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Not everyone is worried about the “Y2K problem,” the inability of some computers to recognize the upcoming year 2000. The house committee at Mory’s, the venerable club for Yale students, alumni, and faculty, recently resolved—with collective tongue in cheek—to “do nothing about it” in the hope that when the clocks strike midnight this New Year’s Eve, the club will be returned to the year 1900.
For Mory’s, it wouldn’t be much of a stretch. While the club would find itself in a different clapboard house (on Temple Street, where the Chapel Square Mall is now located), there would still be Welsh rarebit on the menu and Elis at the tables. The continuity should come as no surprise. In its century and a half of existence, Mory’s has earned the devotion of a protective membership that sums up its mission in a three-word mantra: “Keep Mory’s Mory’s.”
Just exactly what that directive means is always up for debate. There have been bruising battles through the years over changes that some feared would destroy the club’s essence, and there may be more in the future as Mory’s tries to adjust to changing social conventions. But as the club celebrates its 150th anniversary this year, it still bears a striking resemblance to the hospitable ale house that Yale students first encountered so many years ago.
There is surely no place quite like Mory’s. By day, it is Yale’s de facto faculty club, where professors and administrators go for quiet quasi-official lunches, but by night, it harbors large, loud groups of students singing and drinking. It has no formal connection to the University, but it is a place where, as board of governors secretary Cheever Tyler '59 describes it, “the traditions of this College are encapsulated.” It was not for nothing that actor Tom Hanks visited Mory’s while researching his role as a Yale-educated “Master of the Universe” in the film The Bonfire of the Vanities."When you take people there, they’re immersed in what Yale means,” says Tyler.
Mory’s did not start out as an exclusively Yale institution, but students from the College did not take long to adopt it. Some members of the Class of 1863 discovered the ale house, which was then on Wooster Street, while returning from crew practice on New Haven Harbor. The bar had been founded by Frank Moriarty, an English-born railway mechanic, and his wife Jane in 1861. Characteristically for a place that favors the old, Mory’s frequent claim that it was founded in 1849—on which this year’s celebration rests—is apparently erroneous, but no one has shown any interest in correcting it.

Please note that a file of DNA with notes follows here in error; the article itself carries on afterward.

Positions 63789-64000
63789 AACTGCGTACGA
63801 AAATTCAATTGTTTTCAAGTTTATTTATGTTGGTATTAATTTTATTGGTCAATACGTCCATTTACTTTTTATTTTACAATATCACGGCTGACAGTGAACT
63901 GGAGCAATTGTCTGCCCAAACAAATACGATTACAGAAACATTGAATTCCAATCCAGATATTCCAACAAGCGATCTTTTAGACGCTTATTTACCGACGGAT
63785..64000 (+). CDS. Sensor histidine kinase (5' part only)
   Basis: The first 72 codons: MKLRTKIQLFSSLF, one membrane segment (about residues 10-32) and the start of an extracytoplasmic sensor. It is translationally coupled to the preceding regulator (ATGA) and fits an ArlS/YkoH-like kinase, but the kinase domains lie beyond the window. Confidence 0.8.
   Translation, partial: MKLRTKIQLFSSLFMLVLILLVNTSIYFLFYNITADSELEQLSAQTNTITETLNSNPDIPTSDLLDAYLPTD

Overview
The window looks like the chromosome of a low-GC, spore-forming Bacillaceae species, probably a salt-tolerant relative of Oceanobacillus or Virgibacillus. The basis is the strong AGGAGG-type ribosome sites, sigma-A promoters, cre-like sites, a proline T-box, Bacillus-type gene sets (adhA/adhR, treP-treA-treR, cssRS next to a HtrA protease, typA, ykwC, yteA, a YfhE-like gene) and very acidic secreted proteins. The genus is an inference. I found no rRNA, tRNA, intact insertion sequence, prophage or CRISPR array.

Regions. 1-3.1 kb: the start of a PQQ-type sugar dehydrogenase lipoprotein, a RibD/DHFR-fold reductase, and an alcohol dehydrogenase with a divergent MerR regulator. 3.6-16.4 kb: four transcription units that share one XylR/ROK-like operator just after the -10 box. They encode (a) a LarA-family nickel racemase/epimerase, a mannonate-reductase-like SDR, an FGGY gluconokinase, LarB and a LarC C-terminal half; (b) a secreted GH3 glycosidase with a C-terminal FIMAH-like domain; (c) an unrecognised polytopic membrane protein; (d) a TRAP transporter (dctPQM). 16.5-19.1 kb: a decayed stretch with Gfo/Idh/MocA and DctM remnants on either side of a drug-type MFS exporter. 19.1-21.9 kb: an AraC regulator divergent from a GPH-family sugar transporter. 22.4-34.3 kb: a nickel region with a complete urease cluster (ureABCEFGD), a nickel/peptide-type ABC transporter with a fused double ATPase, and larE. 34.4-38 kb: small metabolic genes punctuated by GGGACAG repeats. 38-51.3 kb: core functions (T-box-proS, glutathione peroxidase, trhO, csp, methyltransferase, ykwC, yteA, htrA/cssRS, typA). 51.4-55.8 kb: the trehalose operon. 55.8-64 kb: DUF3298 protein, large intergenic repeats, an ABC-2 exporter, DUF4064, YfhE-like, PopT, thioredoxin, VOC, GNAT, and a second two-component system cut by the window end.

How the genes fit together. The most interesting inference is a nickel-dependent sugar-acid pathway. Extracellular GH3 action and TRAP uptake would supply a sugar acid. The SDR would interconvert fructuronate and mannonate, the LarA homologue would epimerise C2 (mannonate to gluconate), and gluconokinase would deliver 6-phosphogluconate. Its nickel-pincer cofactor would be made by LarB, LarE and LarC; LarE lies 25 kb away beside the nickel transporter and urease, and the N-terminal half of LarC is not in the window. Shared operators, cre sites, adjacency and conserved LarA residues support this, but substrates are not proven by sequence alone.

Moriarty’s unpretentious, friendly bar soon became a popular student hangout, and in the late 1860s the Moriartys moved closer to campus, opening what they called the Quiet House, on Court Street, just at the edge of downtown. The Quiet House became a fixture of Yale life, as students came to drink dark ale and eat Mrs. Moriarty’s rarebits in a place with, according to the official history, the “conventional quiet and order and decency of the English grill room.”
In 1876, after Frank Moriarty died, Mrs. Moriarty (“The Widow,” to her customers) moved to a more upscale location at the corner of Temple and Center Streets. By then, students had already begun to view Mory’s as a shrine as well as a saloon. George S. Chappell of the Class of 1899 later remembered that he and his classmates felt obliged by tradition to “drink still ale, which we did, pretending to enjoy it though it was horrid stuff, as bitter as gall.”
Jane Moriarty died in 1885, and the Temple Bar was taken over by one of her waiters, Edward G. Oakley. It was under Oakley’s management that the tradition of Mory’s cups—silver-plated loving cups full of alcoholic concoctions that are passed around the table—was initiated. (See sidebar at left.) While Oakley was popular with students—he extended every undergraduate a $20 line of credit and served a round on the house whenever a student paid his bill—his alcoholism and poor business skills eventually led to his downfall, and he was forced to close the bar in 1898.